Now I loved having Season One on DVD. The picture is clear and the sound is great. Just like it is on Season Two (except for the problem noted above, of course). Now I assume the asking price for Season Three, if it ever sees the light of day, will be over $150. And I'll tell you one thing ... I, for one, would rather watch my grainy, commercial-ridden VHS tapes than shell out that kind of money for DVDs that fail to do what they promise, that fail to provide us with that which we have the right to expect to be provided with at that price - episodes of our favorite television show, uncut and enedited.
I'm glad I haven't thrown away my VCR. Or recorded over my Season Two videotape. Because the DVD is headed to the half-priced bookstore. If they offer me $7 for it, I'll think that someone is getting ripped off. And it won't be me. "
Soulless Disapointment - Original Music MISSING!!!
albabe | san francisco | 12/17/2004
(1 out of 5 stars)
"I'm a huge fan of Norther Exposure.
I think it's one of the BEST TV series EVER produced... which is why it's very hard for me to say that NO ONE should waste there hard-earned moolah on this DVD set!
This morning I started to check the Northern Exposure Syndicated episodes I taped off the TV, against the new second season DVD box set... Very disappointing. So much so that I got 10 minutes and three songs into the first episode and had to stop.
As an example: The first song - during the teaser on my Syndicated version - is a beautiful trumpet-arranged version of Stardust over a monologue by Chris (Harry James maybe?). It's the first thing you hear and it sets a very important mood for the episode... and it's no longer there for anyone to appreciate. The song on the DVD Box Set is something completely forgettable.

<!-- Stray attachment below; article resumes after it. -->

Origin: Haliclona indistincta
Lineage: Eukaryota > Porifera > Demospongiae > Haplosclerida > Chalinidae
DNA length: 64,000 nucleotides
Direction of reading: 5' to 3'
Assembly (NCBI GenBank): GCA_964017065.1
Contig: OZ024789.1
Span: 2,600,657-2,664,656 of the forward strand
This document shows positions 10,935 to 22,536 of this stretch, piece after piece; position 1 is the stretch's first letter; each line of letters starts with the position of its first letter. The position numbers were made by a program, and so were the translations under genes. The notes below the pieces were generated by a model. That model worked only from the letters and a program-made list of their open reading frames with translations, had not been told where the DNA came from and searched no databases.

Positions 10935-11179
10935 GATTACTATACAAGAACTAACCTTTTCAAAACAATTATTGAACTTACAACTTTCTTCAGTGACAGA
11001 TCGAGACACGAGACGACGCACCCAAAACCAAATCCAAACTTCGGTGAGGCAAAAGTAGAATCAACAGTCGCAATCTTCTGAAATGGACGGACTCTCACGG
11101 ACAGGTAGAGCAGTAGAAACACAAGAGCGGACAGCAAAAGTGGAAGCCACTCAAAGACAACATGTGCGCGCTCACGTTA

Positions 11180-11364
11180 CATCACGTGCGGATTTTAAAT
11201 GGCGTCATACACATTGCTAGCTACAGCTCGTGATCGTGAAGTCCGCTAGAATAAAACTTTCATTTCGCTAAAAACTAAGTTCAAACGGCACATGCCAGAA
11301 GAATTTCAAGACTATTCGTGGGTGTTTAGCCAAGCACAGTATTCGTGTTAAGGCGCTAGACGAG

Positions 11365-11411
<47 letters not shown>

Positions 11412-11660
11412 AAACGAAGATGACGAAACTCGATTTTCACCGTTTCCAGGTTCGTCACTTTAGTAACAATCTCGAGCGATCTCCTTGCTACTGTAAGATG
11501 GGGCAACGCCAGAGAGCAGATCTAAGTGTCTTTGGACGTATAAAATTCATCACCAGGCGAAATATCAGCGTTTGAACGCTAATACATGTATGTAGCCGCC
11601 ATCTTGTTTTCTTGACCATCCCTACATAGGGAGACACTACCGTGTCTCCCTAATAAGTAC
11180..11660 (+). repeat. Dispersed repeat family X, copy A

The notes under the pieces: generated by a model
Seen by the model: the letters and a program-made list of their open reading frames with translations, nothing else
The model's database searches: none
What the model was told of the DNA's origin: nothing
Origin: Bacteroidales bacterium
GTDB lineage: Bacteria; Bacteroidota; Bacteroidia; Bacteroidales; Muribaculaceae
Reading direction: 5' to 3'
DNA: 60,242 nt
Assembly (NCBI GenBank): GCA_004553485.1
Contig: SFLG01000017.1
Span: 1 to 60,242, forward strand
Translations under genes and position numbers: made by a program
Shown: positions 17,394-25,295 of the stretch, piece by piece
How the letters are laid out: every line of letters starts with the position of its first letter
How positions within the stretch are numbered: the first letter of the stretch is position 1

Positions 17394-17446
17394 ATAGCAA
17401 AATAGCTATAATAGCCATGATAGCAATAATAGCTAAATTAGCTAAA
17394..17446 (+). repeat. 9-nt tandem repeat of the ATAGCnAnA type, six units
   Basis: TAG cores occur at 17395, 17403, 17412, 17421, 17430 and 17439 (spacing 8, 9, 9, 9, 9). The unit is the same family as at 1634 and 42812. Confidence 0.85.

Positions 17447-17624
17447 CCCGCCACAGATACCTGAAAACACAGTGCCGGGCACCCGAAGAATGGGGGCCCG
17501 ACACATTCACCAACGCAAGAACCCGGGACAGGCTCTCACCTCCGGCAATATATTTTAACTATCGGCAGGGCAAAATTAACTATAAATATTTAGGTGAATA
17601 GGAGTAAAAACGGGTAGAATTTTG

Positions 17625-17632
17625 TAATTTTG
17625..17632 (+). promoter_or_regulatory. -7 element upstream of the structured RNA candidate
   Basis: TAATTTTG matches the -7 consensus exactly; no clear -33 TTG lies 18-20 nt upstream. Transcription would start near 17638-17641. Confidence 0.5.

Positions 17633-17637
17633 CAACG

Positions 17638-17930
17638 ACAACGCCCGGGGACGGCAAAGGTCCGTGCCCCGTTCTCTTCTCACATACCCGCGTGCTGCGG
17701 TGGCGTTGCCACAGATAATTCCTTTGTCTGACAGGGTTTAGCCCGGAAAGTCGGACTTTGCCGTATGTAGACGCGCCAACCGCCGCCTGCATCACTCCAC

More so than anything else I can think of, the music on Northern Exposure is integral to the series. When it's used well - which is almost always - it is a profound voice in the series, and almost always a "character" of it's own. Most of the time the music tells a significant part of the story besides setting a mood for the scene. There are a lot of levels to Northern Exposure. Things like Shelly's earrings and their metaphoric relationship to the storyline contribute to the feel of each episode. Worse, without the original music, we aren't seeing the shows we remember.
My own experience with licensors is that they're a very short-sighted, ignorant and greedy bunch of bad businessmen. They don't seem to take into account how many more copies of, say, Etta James' version of "At Last," they'd sell every time the show is rerun or watched on home video.
The odd thing is that the price of the first and second season are almost the same. BUT the first season has the original music*... so it seems to me that we are already paying for their licensing fees.
It'd be nice if we could let the Producers of the DVD sets know that we'd pay more for the real music. I definitely would. I already have.
The show has hole big enough to float a Love Boat through it without the original/correct music.
My advise to fans, is to tape the episodes off the TV since they have the original music. I'd rather have an edited, grainy version than an episode with forgettable/unoriginal music.